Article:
Sleep and mental health are closely related, and a lack of sleep can have a significant impact on our mental wellbeing. Poor sleep can cause mania, psychosis, or paranoia, or worsen existing symptoms. It can also increase the risk of mental disorders and affect our ability to cope with stress. This article explores the link between sleep and mental health, the effects of sleep deprivation, and tips for improving sleep habits.
Sleep plays an important role in restoring the body's natural rhythm every day and optimizing brain function. It is recommended that adults get seven to eight hours of sleep each night, but many of us don't get enough. Insomnia is thought to affect around one in three people, and it is often associated with stress and anxiety, mental health conditions such as depression and schizophrenia, and physical health conditions such as heart problems and hormonal changes. Sleep deprivation can cause psychological and physical health problems in many ways.
It has been found that poor or insufficient sleep increases negative emotional responses to stressors and decreases positive emotions. People with mental health disorders are even more likely to experience chronic sleep problems, which can exacerbate psychiatric symptoms and even increase the risk of suicide. Researchers from the University of Pennsylvania found that subjects who slept just 4.5 hours a night for a week reported feeling more stressed, angry, sad and mentally exhausted. A study using logistic regression found that after adjusting for age, marital status, income, smoking, and educational level, the association between insufficient sleep and frequent mental distress remained significant. It is important to maintain a regular sleep-wake cycle to optimize brain function and improve mental health.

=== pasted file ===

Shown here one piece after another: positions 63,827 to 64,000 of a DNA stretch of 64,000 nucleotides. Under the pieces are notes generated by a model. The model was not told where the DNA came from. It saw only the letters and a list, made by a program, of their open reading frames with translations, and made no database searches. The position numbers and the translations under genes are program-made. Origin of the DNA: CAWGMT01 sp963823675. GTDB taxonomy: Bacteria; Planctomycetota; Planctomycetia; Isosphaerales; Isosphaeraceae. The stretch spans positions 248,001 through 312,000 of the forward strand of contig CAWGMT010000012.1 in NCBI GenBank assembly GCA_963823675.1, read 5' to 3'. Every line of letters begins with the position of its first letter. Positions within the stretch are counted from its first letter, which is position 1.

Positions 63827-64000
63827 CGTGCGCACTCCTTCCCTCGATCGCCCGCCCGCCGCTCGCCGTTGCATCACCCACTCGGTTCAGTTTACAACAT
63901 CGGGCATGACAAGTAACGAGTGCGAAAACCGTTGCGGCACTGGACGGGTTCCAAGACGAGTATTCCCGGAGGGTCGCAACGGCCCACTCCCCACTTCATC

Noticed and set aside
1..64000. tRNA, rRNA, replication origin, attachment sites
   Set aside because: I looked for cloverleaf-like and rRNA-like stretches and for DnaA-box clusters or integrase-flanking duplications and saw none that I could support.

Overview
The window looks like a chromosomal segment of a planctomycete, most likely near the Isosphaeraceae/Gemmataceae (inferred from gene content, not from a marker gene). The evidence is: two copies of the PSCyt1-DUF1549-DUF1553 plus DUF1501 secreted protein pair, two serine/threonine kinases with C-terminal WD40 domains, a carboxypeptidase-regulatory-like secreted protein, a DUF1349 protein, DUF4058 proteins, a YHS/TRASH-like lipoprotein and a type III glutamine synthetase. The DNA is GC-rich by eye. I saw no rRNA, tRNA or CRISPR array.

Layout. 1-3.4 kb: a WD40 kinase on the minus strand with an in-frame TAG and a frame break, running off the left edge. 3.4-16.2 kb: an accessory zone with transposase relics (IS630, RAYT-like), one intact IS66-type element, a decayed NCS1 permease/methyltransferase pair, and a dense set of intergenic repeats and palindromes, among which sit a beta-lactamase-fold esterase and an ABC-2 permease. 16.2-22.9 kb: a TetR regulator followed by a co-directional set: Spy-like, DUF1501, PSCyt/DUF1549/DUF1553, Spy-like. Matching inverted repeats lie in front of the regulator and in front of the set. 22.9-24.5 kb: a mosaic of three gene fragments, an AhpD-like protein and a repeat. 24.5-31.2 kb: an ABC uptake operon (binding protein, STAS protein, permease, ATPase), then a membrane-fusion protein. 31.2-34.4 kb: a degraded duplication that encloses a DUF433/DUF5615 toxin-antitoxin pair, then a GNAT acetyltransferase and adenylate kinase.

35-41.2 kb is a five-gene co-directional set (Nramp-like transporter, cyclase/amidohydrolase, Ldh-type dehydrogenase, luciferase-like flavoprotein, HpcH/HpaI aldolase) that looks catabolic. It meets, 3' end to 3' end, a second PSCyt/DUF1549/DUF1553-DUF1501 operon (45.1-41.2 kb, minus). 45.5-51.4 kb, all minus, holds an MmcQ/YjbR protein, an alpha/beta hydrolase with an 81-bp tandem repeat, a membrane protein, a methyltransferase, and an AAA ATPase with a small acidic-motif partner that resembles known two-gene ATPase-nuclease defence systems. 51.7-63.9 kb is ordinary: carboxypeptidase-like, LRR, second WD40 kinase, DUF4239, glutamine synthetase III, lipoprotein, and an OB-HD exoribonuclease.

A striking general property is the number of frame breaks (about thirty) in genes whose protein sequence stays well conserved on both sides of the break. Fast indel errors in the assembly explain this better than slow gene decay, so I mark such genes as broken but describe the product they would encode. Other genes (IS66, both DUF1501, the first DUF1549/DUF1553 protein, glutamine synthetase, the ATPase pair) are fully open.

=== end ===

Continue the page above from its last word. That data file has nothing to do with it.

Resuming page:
To help improve your sleep habits, try to avoid drinking coffee late in the day, limit screen time before bedtime, practice relaxation techniques such as yoga or meditation before bedtime, and create a comfortable sleeping environment.